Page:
Given the lavish provision of recreational facilities in The Alice, mostly publicly funded, you'd be inclined to think that playing sport is a great way to build a harmonious, happy and healthy community.
You'd be wrong – in at least one case: the Alice Springs Tennis Association.
It has about 200 members, mostly white and middle class.
Amongst them is a part-Aboriginal 12-year-old boy, Zoltan Ross (pictured), who wants to be a tennis star. He's happy to train hard and has some runs on the board in interstate competitions. But that's no thanks to the club nor, apparently, to its manager and coach, Craig Gallagher, who is said to have told Zoltan, in front of other children, that his "feet stink" and refuses to give him singles coaching.
Mr Gallagher's partner Pat, allegedly said to Zoltan, also in front of other children: "You smell." This prompted the boy, described as shy by his parents, to withdraw from all junior club activities. So says Zoltan's mother, Angela Ross, a school teacher and a member of a prominent local Aboriginal family.
LETTER TO THE EDITOR
Sir – I cannot understand why this young man has been subjected to the shame and unacceptable behaviour of the coach. Great to hear Matt Roberts is returning - he will sort out the association and continue of the fantastic work he did years ago. Zoltan stay strong and ignore the ignorant people.
A "callous, calculated, vicious joint assault" in which the victim suffered "serious harm" earned the perpetrators, Jason Corp and Benjamin Gaff, sentences of three years and nine months imprisonment from Justice Judith Kelly last Friday.
The "sustained, unprovoked and unexplained" nature of the attack, aggravated by the two perpetrators being in company and by the use of a weapon (a shovel), put the offending in the "middle to serious end of the range for offences of this nature", said Justice Kelly.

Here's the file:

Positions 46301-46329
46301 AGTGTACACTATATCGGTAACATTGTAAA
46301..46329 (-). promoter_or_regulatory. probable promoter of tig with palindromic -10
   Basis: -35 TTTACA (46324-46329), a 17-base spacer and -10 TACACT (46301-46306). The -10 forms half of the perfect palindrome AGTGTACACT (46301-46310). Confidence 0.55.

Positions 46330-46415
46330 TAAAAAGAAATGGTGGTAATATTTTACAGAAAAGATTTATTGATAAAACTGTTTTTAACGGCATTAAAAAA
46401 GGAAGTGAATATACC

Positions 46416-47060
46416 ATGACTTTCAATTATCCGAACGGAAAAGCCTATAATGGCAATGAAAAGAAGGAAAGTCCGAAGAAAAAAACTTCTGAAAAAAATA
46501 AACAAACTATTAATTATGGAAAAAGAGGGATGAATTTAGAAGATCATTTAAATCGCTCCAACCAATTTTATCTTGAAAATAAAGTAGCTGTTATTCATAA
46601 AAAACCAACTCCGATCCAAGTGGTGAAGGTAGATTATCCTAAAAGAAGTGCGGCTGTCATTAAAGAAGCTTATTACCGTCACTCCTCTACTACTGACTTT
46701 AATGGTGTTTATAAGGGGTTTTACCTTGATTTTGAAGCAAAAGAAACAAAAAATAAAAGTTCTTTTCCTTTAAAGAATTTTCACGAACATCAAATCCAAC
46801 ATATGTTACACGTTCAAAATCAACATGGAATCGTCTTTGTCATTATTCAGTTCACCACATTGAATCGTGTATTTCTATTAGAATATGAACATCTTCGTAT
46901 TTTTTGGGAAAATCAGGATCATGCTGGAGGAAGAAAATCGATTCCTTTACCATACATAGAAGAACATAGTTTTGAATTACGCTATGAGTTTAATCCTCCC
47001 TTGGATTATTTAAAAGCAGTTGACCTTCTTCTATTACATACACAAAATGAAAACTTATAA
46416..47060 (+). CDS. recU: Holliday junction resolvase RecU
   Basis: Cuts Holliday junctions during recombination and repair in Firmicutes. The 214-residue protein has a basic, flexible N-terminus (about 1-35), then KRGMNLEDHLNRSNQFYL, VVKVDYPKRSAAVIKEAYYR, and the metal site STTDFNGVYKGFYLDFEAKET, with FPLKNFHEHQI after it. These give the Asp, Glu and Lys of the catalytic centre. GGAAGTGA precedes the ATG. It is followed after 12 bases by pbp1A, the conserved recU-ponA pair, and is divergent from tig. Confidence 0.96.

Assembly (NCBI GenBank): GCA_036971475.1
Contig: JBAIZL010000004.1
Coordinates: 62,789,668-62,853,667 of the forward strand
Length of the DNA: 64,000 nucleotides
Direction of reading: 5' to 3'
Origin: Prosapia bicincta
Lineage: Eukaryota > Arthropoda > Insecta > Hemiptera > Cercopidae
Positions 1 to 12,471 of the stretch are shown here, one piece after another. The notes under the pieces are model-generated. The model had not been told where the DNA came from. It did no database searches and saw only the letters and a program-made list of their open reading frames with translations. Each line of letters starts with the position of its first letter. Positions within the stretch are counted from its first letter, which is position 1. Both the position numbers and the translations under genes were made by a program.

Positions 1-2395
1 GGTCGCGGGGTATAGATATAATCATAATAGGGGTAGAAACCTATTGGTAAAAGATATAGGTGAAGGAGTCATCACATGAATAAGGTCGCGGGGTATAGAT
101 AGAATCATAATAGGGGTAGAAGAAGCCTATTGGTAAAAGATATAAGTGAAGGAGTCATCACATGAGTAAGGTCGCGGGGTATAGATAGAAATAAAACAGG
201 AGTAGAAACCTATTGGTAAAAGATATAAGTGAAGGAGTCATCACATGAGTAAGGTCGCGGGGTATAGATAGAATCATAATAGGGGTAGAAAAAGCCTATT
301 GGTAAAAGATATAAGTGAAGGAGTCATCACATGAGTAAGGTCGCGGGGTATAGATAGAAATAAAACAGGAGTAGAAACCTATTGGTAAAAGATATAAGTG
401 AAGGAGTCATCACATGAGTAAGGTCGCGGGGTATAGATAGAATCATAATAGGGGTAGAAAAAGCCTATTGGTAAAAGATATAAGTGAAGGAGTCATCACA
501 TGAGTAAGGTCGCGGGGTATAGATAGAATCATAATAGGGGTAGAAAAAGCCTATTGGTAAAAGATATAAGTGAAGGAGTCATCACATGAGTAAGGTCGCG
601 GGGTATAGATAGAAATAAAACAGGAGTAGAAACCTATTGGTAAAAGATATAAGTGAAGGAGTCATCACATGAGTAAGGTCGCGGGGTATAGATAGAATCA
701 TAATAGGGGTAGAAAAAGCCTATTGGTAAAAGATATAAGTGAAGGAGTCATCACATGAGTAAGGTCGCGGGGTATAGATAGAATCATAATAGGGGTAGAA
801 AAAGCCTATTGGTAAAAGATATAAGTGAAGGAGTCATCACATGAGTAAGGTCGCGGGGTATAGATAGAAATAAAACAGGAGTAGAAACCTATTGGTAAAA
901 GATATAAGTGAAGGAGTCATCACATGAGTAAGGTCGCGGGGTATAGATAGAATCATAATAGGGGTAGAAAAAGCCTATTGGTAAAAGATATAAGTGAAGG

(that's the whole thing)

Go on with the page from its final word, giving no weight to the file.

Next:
In her judgment, the perpetrators bear criminal responsibility for the violence they personally visited on the victim, and for the violence visited on him by one another. KIERAN FINNANE reports.
Offering more for visitors to do: nocturnal tours are regularly booking out at the Desert Park. A guide helps visitors spot any of the following creatures of the desert night: the Bilby, Mala, Spectacled Hare-wallaby, Burrowing Bettong, Brush-tailed Bettong, Stick-nest Rat, Short-beaked Echidna, Bush Stone-curlew, Golden Bandicoot. Photo courtesy Desert Park.
By KIERAN FINNANE
The current tourist season may be "a bit flat" but it's a cyclical business and it will "come back".
That's the view of Michael Toomey, manager of commercial and retail operations at the Royal Flying Doctor Service in Alice.
He believes big picture national and international factors are a much greater influence on the current flattening than specific factors such as the Tiger grounding and negative publicity about the town's social problems. Violent incidents and anti-social behavior in town get "blown out of all proportion" in the media, says Mr Toomey, and are "insignificant" compared to what happens in the capital cities.
There must be two airlines into Alice Springs and Mr Toomey wants to see the NT Government working on persuading another operator to service the town. But if people were intending to visit, the Tiger grounding would not have been enough to stop them coming, he says.